(giving a dense optical flow field), block-based
    motion estimation methods (giving a sparse field
    but using less computation power), or motion
    estimation in a few image patches only (giving a
    few motion vectors but at a very low
    computational cost).
  • The estimated motion field is then used to
    compute the motion of the object model. The
    motion estimation in such a method is
    consequently dependent on the pixels in two
    frames the object model is used only for
    transforming the 2D motion vectors to 3D object
    model motion. The problem with such methods is
    the drifting or the long sequence motion problem.
    A tracker of this kind accumulates motion errors
    and eventually loses track of the face.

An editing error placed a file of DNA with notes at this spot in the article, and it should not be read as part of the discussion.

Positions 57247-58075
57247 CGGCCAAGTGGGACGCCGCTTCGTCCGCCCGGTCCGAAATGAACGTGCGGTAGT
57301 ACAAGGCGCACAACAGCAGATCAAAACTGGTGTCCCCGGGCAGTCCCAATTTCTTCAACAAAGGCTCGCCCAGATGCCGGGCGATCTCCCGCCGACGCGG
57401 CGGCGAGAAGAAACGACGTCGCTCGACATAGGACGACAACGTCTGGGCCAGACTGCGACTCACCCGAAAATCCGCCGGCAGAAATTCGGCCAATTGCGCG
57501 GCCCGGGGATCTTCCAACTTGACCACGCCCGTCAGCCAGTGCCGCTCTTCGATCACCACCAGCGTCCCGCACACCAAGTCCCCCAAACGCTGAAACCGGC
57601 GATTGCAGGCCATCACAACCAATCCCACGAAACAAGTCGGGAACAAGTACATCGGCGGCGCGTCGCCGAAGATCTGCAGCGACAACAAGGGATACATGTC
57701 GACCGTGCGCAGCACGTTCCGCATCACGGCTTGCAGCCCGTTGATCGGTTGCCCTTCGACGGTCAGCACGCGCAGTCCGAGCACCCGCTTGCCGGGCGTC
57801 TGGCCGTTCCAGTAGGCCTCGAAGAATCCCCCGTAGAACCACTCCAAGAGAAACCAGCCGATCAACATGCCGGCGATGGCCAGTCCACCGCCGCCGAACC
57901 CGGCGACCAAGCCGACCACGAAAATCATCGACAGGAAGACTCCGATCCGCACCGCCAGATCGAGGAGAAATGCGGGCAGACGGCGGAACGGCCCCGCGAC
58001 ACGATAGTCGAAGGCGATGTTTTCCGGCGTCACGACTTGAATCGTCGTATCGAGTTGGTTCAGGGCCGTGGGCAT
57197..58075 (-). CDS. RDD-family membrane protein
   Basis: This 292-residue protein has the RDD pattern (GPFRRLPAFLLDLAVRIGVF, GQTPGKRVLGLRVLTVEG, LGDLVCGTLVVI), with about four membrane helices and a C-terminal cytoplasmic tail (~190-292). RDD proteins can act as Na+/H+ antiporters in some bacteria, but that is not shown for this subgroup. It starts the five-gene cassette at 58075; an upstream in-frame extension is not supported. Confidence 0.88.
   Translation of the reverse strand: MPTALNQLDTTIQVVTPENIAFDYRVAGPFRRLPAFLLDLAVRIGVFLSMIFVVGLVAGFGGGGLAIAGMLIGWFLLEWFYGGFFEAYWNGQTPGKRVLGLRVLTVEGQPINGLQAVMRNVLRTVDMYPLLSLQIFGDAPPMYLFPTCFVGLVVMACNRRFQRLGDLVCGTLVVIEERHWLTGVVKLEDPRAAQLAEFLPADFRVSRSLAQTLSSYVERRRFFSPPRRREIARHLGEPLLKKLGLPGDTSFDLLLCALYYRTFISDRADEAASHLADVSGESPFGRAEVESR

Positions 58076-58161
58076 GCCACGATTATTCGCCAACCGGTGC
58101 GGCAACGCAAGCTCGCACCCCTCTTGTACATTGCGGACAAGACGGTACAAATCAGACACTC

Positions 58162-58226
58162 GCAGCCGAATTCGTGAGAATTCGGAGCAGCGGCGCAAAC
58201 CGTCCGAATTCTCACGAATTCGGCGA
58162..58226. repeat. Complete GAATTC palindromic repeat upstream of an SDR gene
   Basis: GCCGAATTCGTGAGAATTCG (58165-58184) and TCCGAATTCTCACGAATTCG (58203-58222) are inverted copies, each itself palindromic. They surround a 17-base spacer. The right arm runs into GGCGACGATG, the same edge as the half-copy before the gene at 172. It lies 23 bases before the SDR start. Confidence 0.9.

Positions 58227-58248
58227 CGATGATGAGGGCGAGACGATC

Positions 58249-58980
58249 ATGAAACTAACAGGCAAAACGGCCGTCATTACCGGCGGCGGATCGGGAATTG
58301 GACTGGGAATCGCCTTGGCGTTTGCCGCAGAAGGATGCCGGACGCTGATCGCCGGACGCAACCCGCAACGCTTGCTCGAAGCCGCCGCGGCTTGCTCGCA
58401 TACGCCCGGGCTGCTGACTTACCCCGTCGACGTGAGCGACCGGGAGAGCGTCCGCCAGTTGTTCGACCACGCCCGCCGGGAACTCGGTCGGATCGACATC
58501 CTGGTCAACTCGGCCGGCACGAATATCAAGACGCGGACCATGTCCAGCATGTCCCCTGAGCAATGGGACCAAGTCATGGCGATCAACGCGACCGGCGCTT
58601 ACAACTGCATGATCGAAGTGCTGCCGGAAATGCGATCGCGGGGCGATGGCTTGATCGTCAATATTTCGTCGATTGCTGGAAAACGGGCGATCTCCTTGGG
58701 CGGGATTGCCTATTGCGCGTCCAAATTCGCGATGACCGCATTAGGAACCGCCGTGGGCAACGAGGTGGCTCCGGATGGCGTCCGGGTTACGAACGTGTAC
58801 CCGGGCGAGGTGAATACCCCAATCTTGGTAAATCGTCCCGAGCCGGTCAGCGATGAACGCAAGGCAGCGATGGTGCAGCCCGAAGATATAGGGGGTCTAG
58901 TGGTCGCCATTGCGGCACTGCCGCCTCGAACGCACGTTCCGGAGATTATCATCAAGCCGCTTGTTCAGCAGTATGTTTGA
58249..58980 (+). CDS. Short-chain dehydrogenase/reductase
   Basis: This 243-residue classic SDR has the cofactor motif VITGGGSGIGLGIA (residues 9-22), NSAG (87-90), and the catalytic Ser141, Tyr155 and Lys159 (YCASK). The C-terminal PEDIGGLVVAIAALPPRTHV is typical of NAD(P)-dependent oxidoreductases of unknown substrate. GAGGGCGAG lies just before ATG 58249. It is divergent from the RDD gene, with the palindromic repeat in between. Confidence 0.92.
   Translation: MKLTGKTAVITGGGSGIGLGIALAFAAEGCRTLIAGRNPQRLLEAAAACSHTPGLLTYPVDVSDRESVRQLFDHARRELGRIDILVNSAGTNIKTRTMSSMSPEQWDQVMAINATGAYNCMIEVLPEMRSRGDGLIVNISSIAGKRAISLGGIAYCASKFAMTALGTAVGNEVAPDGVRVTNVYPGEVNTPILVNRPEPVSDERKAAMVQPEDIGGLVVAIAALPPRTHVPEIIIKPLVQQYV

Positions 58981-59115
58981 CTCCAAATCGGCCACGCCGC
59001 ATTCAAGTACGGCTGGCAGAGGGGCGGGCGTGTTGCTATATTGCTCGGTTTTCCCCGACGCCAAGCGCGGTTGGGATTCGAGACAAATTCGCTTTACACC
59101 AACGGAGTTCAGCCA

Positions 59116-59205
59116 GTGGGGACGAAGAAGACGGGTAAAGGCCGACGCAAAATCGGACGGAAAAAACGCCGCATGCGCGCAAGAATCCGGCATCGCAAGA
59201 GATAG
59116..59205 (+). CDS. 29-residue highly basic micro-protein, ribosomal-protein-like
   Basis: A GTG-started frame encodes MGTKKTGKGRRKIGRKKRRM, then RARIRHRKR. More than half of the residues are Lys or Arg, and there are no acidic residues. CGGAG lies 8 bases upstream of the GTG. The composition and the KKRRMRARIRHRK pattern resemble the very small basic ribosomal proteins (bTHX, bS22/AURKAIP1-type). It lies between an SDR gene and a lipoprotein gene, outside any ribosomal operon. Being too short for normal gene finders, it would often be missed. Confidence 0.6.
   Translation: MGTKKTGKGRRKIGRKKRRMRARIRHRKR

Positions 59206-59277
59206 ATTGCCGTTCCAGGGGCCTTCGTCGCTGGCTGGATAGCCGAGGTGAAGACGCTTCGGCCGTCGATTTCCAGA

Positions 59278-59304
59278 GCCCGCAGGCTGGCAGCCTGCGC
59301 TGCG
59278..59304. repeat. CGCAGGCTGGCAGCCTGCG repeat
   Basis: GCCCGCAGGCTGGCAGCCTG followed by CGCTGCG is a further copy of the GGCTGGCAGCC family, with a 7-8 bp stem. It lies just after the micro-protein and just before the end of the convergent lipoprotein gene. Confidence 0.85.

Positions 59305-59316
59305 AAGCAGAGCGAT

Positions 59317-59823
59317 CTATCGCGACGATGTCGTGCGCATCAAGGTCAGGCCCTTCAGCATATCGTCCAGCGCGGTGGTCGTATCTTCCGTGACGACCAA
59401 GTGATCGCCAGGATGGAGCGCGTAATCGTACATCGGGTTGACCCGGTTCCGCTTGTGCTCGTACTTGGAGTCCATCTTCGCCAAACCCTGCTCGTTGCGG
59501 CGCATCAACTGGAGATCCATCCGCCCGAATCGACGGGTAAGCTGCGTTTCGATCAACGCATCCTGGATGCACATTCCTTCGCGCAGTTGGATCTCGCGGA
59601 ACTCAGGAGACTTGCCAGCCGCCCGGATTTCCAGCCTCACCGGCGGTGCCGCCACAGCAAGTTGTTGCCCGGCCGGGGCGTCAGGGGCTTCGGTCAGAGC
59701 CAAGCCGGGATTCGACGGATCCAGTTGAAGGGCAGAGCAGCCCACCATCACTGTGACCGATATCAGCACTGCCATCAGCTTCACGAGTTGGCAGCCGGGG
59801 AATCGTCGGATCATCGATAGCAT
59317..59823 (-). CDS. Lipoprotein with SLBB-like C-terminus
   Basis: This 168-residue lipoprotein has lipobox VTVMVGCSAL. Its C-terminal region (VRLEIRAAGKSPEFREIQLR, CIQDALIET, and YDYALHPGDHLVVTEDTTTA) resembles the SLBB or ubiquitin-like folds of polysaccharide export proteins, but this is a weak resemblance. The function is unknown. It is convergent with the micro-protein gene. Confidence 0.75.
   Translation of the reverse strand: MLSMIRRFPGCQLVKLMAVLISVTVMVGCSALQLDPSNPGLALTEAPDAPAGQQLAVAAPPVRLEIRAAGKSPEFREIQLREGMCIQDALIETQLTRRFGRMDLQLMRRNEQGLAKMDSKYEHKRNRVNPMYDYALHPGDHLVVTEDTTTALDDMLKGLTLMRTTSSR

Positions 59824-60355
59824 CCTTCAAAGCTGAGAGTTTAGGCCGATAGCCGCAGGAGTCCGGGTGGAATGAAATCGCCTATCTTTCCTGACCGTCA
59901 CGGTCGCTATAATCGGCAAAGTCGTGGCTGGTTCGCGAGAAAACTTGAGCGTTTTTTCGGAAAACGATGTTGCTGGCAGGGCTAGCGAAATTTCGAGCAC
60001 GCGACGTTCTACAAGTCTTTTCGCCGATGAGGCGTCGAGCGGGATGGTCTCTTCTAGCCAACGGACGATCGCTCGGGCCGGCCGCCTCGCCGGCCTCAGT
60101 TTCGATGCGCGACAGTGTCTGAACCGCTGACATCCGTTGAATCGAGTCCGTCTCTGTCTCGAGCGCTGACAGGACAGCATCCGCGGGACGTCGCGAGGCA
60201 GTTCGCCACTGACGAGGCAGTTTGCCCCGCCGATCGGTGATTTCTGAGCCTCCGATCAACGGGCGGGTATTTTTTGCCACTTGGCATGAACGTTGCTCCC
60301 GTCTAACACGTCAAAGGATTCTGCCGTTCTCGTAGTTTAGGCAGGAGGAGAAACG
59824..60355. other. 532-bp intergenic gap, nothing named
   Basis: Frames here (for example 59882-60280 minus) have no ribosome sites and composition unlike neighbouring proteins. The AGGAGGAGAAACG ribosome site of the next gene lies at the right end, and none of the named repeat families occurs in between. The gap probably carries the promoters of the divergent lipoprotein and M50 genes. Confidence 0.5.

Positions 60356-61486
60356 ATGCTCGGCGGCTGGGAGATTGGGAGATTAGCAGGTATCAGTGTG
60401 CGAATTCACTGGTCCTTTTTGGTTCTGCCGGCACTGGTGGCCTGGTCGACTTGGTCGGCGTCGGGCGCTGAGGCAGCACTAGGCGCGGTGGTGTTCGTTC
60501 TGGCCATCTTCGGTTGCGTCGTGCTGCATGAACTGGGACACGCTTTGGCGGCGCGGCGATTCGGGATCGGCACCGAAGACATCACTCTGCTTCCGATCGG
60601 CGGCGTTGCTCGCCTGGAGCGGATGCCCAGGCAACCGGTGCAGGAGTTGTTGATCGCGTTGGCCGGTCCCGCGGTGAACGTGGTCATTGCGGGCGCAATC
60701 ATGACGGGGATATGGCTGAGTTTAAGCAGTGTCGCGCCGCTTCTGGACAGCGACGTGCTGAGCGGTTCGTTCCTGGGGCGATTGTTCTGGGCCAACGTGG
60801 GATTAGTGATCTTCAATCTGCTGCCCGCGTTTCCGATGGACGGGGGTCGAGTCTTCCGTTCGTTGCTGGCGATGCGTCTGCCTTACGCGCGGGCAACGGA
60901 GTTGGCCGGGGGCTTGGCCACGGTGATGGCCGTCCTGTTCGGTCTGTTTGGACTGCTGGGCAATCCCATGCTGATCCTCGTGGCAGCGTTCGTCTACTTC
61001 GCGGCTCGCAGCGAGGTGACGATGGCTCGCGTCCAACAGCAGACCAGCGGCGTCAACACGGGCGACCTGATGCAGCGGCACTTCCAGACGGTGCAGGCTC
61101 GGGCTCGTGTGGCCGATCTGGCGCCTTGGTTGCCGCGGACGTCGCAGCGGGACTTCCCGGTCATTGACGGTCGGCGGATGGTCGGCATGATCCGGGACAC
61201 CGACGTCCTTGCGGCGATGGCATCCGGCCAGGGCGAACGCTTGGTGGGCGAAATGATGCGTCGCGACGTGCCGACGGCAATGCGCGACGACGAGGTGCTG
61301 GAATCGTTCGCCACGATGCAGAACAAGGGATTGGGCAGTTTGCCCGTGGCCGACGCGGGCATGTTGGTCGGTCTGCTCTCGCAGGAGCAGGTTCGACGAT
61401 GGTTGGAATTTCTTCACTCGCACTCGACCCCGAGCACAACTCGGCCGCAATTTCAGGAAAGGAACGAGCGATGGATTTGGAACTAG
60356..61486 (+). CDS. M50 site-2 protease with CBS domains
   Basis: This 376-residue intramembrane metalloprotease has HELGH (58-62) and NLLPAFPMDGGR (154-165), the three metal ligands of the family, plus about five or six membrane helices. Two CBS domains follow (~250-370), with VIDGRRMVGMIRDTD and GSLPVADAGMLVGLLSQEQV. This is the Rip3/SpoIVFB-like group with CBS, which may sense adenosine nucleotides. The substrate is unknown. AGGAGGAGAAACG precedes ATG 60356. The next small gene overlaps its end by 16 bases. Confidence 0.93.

Model-based trackers
  • A model-based tracker, on the other hand, uses a
    model of the objects appearance and tries to
    change the object models pose (and possibly
    shape) parameters to fit the new frame. The
    motion estimation is thus dependent on the object
    model and the new frame the old frame is not
    regarded except for constraining the search
  • Such a tracker does not suffer from drifting
    instead, problems arise when the model is not
    strong or flexible enough to cope with the
    situation in the new frame.

First-frame Model-based Trackers
  • In general, the word model refers to any prior
    knowledge about
  • the 3D structure, the 3D motion/dynamics and the
    2D facial
  • appearance.
  • First-frame models One of the main issues when
    designing a model-based tracker is the appearance
    model. An obvious approach is to capture a
    reference image of the object at the beginning of
    the sequence.
  • The image could then be geometrically transformed
    according to